In focus: Life after Covid (part 1)

5 min read 10 Sep 21

Everyone knows all too well the difficulties created by Covid-19 when the pandemic was in full flow last year. Fast forward to today, and although there are finally signs of a return to some kind of normality in the UK, it’s clear that we’re still in a period of transition that presents its own set of challenges and brings a fair share of interesting questions along with it. This month we’ve picked two issues that, although quite different, are both unique to this moment in time. First up, we’re going to look at consumer finances as they come through the pandemic, before exploring the great debate around returning to office working. 

Positive headlines suggest that personal finances are in good health, including the faster-than-expected rate of economic recovery in the UK fuelled in large part by people returning to eat out in pubs and restaurants. Indeed, household consumption was a major contributor to the 4.8% GDP gain during the second quarter of this year. This was still 7.3% behind the previous 2019 peak, which could indicate that there is room for further improvement throughout the rest of this year.   

So far, so good then. But things start to look a little less optimistic when we lift the lid on the detail of people’s financial circumstances. Online financial advice service, OpenMoney, carries out its UK Advice Gap research in conjunction with YouGov on an annual basis to understand the state of the nation’s finances. In its latest round of research this year, it found a general improvement in household finances throughout the pandemic as the combination of working from home and lockdown restrictions on leisure pursuits helped people pay down debt. The proportion of the 2,005 UK adults surveyed with no outstanding debt increased from 34% in 2020 to 38% in 2021. However, one in three still have unpaid short-term debts such as an unauthorised overdraft, loans from family and friends, catalogue debt, or a credit or store card. 

The same research also found that just under one third (29%) are experiencing financial difficulties due to unexpectedly high bills and one-off costs. The challenge of meeting one-off costs is compounded for those who already have outstanding credit, with 43% of people in this position experiencing financial problems as a result.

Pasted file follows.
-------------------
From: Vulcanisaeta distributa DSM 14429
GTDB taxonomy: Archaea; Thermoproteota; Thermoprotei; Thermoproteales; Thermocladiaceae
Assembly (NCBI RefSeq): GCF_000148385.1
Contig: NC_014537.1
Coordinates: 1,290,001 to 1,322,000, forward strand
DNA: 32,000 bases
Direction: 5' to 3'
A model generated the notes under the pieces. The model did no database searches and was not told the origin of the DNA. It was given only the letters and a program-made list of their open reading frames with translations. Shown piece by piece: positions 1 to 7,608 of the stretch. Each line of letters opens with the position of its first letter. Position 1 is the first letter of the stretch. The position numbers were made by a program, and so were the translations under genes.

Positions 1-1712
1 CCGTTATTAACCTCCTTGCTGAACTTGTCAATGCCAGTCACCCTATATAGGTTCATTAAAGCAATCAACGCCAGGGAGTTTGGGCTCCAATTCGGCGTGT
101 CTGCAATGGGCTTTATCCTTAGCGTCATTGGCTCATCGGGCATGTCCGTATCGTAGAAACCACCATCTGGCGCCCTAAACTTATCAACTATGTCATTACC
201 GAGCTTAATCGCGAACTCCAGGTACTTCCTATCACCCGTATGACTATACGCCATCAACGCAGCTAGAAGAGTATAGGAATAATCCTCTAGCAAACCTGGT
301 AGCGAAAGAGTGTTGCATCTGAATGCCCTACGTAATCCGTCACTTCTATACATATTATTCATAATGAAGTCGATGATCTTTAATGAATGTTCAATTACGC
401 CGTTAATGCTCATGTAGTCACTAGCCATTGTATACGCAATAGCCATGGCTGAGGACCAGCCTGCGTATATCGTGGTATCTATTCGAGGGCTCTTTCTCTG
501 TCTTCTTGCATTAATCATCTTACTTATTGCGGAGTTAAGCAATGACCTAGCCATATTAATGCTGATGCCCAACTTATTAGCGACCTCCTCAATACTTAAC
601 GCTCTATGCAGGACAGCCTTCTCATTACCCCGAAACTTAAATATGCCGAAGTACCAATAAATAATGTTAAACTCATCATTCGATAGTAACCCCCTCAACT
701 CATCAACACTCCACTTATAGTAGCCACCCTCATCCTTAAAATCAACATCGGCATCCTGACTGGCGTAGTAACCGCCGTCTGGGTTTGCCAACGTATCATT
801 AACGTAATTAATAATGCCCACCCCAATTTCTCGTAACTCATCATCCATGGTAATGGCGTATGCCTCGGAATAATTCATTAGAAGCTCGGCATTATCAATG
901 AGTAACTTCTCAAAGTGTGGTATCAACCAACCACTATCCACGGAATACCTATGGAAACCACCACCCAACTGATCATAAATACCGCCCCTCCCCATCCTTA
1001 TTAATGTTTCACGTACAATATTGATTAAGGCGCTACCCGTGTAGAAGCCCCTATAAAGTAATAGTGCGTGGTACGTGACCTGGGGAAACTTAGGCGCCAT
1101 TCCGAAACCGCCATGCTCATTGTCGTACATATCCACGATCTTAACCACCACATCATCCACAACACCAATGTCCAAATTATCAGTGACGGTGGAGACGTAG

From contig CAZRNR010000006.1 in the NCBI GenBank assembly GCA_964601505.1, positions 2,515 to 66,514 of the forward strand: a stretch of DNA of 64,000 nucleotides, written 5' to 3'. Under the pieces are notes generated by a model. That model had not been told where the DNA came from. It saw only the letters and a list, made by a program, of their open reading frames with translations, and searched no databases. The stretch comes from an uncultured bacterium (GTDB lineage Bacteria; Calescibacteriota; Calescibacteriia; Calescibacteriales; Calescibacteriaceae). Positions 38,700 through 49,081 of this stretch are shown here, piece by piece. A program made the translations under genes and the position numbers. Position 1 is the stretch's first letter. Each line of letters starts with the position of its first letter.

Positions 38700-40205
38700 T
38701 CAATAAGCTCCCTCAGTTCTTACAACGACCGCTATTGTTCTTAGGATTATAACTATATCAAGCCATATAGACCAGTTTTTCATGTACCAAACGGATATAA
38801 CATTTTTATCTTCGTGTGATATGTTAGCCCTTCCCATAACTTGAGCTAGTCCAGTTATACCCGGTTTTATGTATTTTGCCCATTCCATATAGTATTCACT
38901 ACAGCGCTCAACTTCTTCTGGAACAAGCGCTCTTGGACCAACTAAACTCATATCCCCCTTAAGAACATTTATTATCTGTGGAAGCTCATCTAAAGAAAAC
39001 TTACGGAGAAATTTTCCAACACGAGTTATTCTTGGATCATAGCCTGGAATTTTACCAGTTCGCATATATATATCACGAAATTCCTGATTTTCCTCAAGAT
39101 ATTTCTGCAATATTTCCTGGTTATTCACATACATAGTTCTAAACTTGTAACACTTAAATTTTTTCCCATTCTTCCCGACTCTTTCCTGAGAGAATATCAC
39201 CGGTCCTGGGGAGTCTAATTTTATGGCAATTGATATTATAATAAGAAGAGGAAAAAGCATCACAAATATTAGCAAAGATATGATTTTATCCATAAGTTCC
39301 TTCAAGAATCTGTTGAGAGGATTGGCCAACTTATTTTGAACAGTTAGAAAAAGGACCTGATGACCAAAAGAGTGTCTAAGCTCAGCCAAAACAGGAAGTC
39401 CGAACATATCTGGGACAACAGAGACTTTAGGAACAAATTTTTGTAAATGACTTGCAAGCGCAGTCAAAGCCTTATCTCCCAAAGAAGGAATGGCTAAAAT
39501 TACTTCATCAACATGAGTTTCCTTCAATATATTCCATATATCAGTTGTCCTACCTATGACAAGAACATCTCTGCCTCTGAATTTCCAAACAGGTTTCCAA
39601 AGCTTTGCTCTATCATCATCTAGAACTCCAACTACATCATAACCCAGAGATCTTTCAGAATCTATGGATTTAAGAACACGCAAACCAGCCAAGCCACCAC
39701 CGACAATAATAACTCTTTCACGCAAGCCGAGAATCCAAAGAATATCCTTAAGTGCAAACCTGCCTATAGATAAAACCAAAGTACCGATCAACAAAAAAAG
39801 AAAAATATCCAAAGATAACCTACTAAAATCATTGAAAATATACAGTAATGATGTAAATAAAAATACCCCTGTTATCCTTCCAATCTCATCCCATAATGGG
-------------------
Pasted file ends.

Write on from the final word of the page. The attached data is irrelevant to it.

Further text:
Savings increase. But will they last? 

As you might expect, as many people took the opportunity to pay off outstanding debts during lockdown, this created an opportunity to build up savings. And to quite a remarkable extent, as it turns out, with the household savings ratio (household savings as a proportion of household disposable income) increasing from 8.9% in January-March 2020 to 25.9% in April-July 2020, according to research by The House of Commons Library, which is a record high since this data was first recorded in 1987.  

It’s often said that the UK has long since moved away from a savings culture, so the question remains, how long these good habits will last? An audit into living standards carried out by the Resolution Foundation found that in June 2021, just 17% of people who had increased their savings during the pandemic planned to up their spending as a result. But an emerging pattern between the various lockdowns last year suggests that this may not always play out when the opportunity to spend arises. The household savings ratio decreased to 14.3% during July to September 2020 (from 25.9% in the previous quarter) as the UK economy started opening up again. Household spending did go on to increase again during the subsequent lockdowns that followed in late 2020 and early 2021.  

Divide between low and high income households 

Covid affected the job security and income streams of both those working in lower paid industries and others with higher earning careers. However, as is so often the case, the finances of lower income households felt the greatest impact. The same Resolution Foundation survey found that 32% of people with the lowest incomes saw a fall in savings, while 12% saw a rise. In strong contrast, only 9% of households with the highest income experienced a fall in savings while 47% saw a rise.  

The positive amongst all this is that there will undoubtedly be people out there who have built up savings for the first time and some may be at the stage where they have enough to start thinking about how to make their money work harder. So this period of transition away from Covid (hopefully) feels like a very important moment for the advice industry to shout that bit louder about the great work it can do to educate people and get them started with financial planning and investing. And it may even be looked back on as a rare moment in time in which to try and cement the good savings habits developed during lockdown before spending has a chance to take hold again as life goes completely back to normal.